Feature Engineering for Machine Learning
PySpark has been the go-to tool for building machine learning pipelines for a while now. The process is straightforward: ingest the raw data, clean it, create features and train the appropriate model.
Most of the time, feature engineering means datasets grow in size, as multiple columns are added to improve the performance of machine learning models in a technique known as ‘One-Hot encoding’. It’s not uncommon for big projects to have hundreds of columns, which make the data bigger and diﬃcult to manage.
Even more important than data size, Spark and specially Parquet files are known to suﬀer performance issues when there are too many columns. Tag-based features is an approach that attempts to take advantage of PySpark’s native ability to handle arrays since Spark 3.
Leverage the Power of Spark Arrays
The proposed technique means that instead of creating additional columns for each new feature, one single column holding an array of feature “tags” is created. Existence of the tag in the array means the feature is true for that row. Absence means it is false.
As an example, let’s consider we want to create 2 features is_a_or_d and is_october out of the following sample data:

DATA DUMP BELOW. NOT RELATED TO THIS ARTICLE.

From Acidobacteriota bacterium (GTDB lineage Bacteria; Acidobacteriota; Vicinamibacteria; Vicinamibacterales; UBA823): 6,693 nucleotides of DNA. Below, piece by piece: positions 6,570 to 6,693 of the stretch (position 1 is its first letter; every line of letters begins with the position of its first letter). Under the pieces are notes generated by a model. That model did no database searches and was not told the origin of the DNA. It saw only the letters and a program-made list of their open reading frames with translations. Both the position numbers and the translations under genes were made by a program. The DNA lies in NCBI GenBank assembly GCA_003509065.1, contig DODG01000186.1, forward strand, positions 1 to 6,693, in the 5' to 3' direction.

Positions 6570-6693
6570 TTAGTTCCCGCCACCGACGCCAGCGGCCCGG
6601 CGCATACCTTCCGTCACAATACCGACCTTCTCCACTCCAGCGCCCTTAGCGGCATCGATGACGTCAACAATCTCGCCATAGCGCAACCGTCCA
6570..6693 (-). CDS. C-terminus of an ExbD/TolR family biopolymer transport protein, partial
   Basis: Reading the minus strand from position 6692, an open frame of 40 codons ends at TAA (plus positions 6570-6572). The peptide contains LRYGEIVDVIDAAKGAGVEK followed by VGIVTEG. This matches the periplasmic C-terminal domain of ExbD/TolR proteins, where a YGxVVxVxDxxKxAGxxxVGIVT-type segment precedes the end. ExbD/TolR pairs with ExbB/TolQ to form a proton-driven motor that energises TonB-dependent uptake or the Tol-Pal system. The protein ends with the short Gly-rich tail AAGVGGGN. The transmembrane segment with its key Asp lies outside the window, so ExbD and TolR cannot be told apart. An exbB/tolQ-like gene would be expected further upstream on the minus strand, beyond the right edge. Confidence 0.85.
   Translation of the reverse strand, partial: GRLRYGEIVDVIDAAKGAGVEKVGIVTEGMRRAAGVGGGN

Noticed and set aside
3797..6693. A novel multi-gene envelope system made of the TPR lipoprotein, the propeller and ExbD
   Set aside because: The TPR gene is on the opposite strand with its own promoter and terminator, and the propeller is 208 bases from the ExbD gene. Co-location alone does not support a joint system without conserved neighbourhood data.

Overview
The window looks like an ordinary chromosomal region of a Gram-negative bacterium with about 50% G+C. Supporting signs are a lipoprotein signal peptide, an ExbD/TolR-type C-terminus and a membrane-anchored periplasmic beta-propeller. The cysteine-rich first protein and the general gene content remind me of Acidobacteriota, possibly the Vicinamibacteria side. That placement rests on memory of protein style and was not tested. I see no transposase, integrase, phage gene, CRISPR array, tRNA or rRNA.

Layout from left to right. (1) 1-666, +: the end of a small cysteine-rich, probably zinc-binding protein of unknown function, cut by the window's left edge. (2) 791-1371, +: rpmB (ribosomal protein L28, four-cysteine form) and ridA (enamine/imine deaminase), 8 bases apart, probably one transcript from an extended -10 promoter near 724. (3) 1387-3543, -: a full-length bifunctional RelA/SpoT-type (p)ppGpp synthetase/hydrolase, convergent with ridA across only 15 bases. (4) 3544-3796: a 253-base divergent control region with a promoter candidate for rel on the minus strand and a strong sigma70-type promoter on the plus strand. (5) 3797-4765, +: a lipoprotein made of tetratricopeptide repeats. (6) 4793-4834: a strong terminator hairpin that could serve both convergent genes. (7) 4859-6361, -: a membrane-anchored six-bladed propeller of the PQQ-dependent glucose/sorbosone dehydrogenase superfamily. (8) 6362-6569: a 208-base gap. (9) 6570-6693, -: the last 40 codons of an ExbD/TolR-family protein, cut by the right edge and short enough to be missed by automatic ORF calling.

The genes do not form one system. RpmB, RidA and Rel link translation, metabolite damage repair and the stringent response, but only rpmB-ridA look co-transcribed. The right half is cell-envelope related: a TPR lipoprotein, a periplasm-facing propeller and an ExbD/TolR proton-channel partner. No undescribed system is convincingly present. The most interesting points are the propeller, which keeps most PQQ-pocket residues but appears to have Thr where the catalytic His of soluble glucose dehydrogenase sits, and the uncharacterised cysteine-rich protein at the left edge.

Once applied, our PySpark DataFrame will look like:
We can observe how this approach makes it possible to create smaller DataFrames while maintaining performance in PySpark / Parquet, which is particularly useful on pipelines where datasets are passed across multiple nodes where an ever-growing number of features are added.
This kind of DataSet can be of course exploded back to the traditional One-Hot encoding shape most Machine Learning algorithms are performant with, just before it is inputted to the model. For the above example, that would look like:
Make it configurable!
This new approach means that multiple features can be generated on a single node in a pipeline, or a single function or method in a class, without major performance losses. Thus, it is advised to create a configuration file where you can list all the feature columns to be calculated. For the two features on the example above, a configuration file in yml format might look like the following:
This type of configuration file is advantageous for several reasons:
- It simplifies the project codebase by reducing the amount of functions needed to generate feature columns to a few API-like functions.
- It creates a catalog-like, single file that can be used as the source of truth for all features calculated on the project.
- It eases the understanding of the logic and business rules applied for each new feature. You can immediately know: the name of the feature, the function that is applied, the source column and the target value.
- It is easy to maintain and expand, and no coding in PySpark is needed to create new feature columns out of existing data.
Obviously, you can use multiple functions to generate your features. Let’s inspect one of the functions on the example. The ‘isin’ function:
This post is accompanied by multiple other functions, as well as example code for parsing the configuration, creating the array-like flags, and expanding them into more traditional columns for your model training. Included for your reference, it can be adapted to suit your needs.
GitHub GIST: https://gist.github.com/sansagara/0619f21e9e56d2547e028669058644e8